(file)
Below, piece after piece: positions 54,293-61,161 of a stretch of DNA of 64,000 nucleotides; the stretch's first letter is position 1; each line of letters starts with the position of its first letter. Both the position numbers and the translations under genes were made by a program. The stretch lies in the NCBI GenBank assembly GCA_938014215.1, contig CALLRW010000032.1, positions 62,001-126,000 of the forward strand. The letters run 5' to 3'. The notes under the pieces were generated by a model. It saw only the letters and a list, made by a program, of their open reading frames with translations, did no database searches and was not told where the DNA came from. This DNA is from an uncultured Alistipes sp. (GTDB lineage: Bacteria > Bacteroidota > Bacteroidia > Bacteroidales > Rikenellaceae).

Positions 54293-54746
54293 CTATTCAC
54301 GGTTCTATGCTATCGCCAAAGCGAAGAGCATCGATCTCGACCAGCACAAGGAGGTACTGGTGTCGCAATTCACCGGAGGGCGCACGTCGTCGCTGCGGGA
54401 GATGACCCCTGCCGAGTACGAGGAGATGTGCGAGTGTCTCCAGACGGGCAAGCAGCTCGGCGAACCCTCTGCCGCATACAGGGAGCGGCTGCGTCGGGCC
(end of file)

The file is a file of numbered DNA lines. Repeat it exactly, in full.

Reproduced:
Below, piece after piece: positions 54,293-61,161 of a stretch of DNA of 64,000 nucleotides; the stretch's first letter is position 1; each line of letters starts with the position of its first letter. Both the position numbers and the translations under genes were made by a program. The stretch lies in the NCBI GenBank assembly GCA_938014215.1, contig CALLRW010000032.1, positions 62,001-126,000 of the forward strand. The letters run 5' to 3'. The notes under the pieces were generated by a model. It saw only the letters and a list, made by a program, of their open reading frames with translations, did no database searches and was not told where the DNA came from. This DNA is from an uncultured Alistipes sp. (GTDB lineage: Bacteria > Bacteroidota > Bacteroidia > Bacteroidales > Rikenellaceae).

Positions 54293-54746
54293 CTATTCAC
54301 GGTTCTATGCTATCGCCAAAGCGAAGAGCATCGATCTCGACCAGCACAAGGAGGTACTGGTGTCGCAATTCACCGGAGGGCGCACGTCGTCGCTGCGGGA
54401 GATGACCCCTGCCGAGTACGAGGAGATGTGCGAGTGTCTCCAGACGGGCAAGCAGCTCGGCGAACCCTCTGCCGCATACAGGGAGCGGCTGCGTCGGGCC